Meet the Foreign Revolutionaries Who Fought for the Philippines
There is something romantic about revolution. The idea that all people should be free to forge their destiny naturally attracts people from all walks of life, including those who find common cause with revolutionaries. From Lafayette and the Americans, to Bethune and the Chinese, to Che and the Cubans, revolutionary causes often transcend lines of nationality. The same is true with the Philippines. Foreigners have, time and again, supported our causes for various reasons. Let’s take a look at some of them.
1| Juan Cailles
In the provincial capital of Santa Cruz, Laguna, stands a statue of a man in military uniform. The plaque reads that Juan Cailles was a teacher, a revolutionary, and the first governor of Laguna.
Although born in Nasugbu, Batangas, Cailles was a French-Indian mestizo. His family was relatively well-off and Cailles was able to finish studies at the Escuela Normal (now Ateneo), leading to his career as a teacher in Cavite.
Though a foreigner, Cailles considered himself a Filipino. The start of the revolution led him to organize a squad composed of his pupils’ fathers. Cailles proved his worth in the Katipunan, eventually becoming one of Aguinaldo’s top officers by the time he signed the Pact of Biak-na-Bato.
Cailles continued the Revolution upon Aguinaldo’s return from exile, replacing Paciano Rizal as the leader of forces in Laguna, and even defeating the Americans in the Battle of Mabitac. He continued in this position until news of Aguinaldo’s capture led him to surmise that the war was lost. After the war, he collaborated with the colonial government as governor of Laguna, a position he held four times.
His revolutionary experience was instrumental in putting down another rebellion: the May 2, 1935 uprising of the Sakdals in Cabuyao, led by Generala Salud Algabre. Cailles eventually succumbed to a heart attack on June 28, 1951.
2| David Fagen
As an infant republic, the Philippines quickly found itself fighting against another imperialist power: the United States of America. Economic interest and racism led the Americans to quell any spark of nationalism, under the guise of “benevolent assimilation.” The truth was the Americans thought little of Filipinos.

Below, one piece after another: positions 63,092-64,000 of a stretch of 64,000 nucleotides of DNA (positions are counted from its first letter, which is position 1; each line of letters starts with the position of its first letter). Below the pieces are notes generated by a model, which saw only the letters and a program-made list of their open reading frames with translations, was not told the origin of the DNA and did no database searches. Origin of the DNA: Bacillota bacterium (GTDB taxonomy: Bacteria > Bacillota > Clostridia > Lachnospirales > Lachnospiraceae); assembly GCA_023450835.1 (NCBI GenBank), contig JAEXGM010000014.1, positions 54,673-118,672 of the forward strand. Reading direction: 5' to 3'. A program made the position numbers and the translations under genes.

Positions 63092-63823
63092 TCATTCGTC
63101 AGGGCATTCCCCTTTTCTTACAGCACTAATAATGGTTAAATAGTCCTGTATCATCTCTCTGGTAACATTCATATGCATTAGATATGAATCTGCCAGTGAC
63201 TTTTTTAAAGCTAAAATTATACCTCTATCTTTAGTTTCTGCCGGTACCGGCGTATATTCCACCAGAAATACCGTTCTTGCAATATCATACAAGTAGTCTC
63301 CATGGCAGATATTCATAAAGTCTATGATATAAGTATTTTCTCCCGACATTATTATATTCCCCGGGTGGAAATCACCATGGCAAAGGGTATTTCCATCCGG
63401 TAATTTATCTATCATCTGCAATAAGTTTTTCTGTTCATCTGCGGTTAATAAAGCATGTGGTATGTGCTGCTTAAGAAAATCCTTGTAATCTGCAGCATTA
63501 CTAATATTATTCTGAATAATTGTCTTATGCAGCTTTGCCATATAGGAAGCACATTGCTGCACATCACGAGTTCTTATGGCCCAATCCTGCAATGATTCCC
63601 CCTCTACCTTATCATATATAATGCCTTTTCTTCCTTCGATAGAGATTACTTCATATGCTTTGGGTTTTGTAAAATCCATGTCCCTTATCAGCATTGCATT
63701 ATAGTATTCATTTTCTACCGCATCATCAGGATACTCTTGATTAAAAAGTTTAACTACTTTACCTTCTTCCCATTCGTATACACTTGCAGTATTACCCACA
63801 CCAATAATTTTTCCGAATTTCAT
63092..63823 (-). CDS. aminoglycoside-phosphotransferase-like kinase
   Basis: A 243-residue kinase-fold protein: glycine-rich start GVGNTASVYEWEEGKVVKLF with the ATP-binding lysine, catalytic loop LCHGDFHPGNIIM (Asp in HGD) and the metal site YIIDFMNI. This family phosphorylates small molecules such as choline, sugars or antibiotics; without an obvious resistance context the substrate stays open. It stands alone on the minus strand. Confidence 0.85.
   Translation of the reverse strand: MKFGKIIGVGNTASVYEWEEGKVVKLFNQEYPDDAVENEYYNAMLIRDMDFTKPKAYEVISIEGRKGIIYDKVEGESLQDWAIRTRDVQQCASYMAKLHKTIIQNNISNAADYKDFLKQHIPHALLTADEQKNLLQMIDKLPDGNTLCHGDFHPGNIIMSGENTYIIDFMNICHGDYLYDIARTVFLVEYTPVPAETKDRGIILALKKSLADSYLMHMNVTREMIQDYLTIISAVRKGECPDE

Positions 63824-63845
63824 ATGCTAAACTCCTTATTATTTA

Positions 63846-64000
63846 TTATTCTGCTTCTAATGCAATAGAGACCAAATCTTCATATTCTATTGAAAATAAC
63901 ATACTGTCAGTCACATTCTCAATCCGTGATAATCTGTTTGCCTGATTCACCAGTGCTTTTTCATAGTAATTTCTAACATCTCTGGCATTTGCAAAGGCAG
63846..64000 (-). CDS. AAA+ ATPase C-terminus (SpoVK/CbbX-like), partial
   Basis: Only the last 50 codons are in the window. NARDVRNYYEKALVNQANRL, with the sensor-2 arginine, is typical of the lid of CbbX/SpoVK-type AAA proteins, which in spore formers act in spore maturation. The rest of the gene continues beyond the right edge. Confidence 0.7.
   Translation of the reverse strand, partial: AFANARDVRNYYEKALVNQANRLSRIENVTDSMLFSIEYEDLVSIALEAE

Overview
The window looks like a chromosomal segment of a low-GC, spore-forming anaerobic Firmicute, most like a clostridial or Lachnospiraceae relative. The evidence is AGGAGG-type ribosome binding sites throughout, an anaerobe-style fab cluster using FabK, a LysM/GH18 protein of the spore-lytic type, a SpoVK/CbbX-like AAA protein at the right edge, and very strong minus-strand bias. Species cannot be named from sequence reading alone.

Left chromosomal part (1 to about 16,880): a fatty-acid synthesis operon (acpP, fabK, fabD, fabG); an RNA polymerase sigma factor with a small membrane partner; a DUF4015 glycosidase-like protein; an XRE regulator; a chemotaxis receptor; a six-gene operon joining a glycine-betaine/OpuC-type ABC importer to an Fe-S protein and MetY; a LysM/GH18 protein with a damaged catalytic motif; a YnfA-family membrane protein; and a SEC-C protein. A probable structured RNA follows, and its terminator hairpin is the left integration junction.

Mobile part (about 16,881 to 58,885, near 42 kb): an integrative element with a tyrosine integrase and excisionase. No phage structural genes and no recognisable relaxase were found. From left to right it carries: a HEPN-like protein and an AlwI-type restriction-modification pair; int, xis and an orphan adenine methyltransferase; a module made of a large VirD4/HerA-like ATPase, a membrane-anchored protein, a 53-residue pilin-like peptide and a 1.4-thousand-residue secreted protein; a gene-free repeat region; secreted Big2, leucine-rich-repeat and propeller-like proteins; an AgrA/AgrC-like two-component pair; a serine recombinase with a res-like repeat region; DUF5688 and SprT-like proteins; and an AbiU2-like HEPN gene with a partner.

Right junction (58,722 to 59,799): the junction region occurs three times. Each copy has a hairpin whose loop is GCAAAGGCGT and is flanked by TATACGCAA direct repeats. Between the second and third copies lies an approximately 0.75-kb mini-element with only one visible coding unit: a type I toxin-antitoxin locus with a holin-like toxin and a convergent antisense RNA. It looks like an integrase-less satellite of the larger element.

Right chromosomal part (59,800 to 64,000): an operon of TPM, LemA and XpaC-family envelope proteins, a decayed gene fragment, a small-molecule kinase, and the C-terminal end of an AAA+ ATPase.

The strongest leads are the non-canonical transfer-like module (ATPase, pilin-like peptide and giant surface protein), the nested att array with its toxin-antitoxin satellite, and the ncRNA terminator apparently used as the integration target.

David Fagen was an African-American soldier sent to the Philippines as part of the 24th Infantry Regiment. He saw first-hand how his white compatriots treated the Filipinos, calling them black devils and gugus or relishing the thought of shooting them. He found common cause with this racism, being treated much the same way, as he was sent to the Philippines to “carry the white man’s burden” and made to do all sorts of dirty jobs. Fagen couldn’t see why he should help his country oppress another nation, when he himself was being oppressed in the same way.
On November 17, 1899, Fagen, with the help of a Filipino officer who provided a horse for him, slipped out from camp and disappeared into the forests of Mount Arayat. He then began his career as a guerrilla.
Fagen was an excellent guerilla captain who successfully led Filipino troops in raids across Central Luzon. He fought the American forces at least eight times, from August 1900 to January 1901, each time harassing them and evading capture. His exploits made him famous and his success was a source of frustration for the American occupying forces.
In 1901, a bounty hunter named Anastacio Bartolome claimed to have killed Fagen, presenting a decomposing head in a sack as proof. The Americans took this as evidence and closed the case, though rumors persisted that Fagen faked his death and was living in the forests with his wife.
In any case, Fagen was a motivated revolutionary who fully committed himself to the Filipino cause. Whether he believed in the Filipino’s right to self-determination, or he saw in our plight the struggle of his people, we’ll never truly know. But in a time when he had to choose between his nation and freedom, he knew who his true enemies were.
3| William J. Pomeroy
In 1952, as part of a series of military operations meant to defeat the communist Huk rebellion, government forces managed to capture a married couple in the forest. Their circumstance was curious: the woman, Celia Mariano, was a top-ranking member of the Communist Party of the Philippines’ education committee. Her husband, the American William J. Pomeroy.
Bill Pomeroy was a writer and a soldier. Like Fagen, he was dispatched to the Philippines, this time to aid in the war against the Japanese. Unlike Fagen, Pomeroy did not find common cause in how the Filipinos were treated. He was disgusted by something else: American imperialism itself.
“To my intense shame, I was not a member of an army bringing freedom,” he recalled in his memoir The Forest. “I was a member of an army reestablishing an imperialist rule. I swore to myself then that I would not rest until I had done all that I could to correct that wrong, until I had wiped from my own hands the moral stain that had been placed there, until I had put my American strength on the side of the those who had suffered from American imperialism.”
In 1947, Pomeroy went to the mountains to join the Huks, disgusted at how his own country exploited the Filipinos. He was fighting a revolution against what he saw as a broken system that transcended any nationality—that of class exploitation and foreign encroachment. His revolution, however, sadly ended in defeat.
Pomeroy and his wife Celia moved to England. Bill focused on his writing while Celia became a school teacher. He stayed in London until his death in 2009 as a lifelong believer in freedom.
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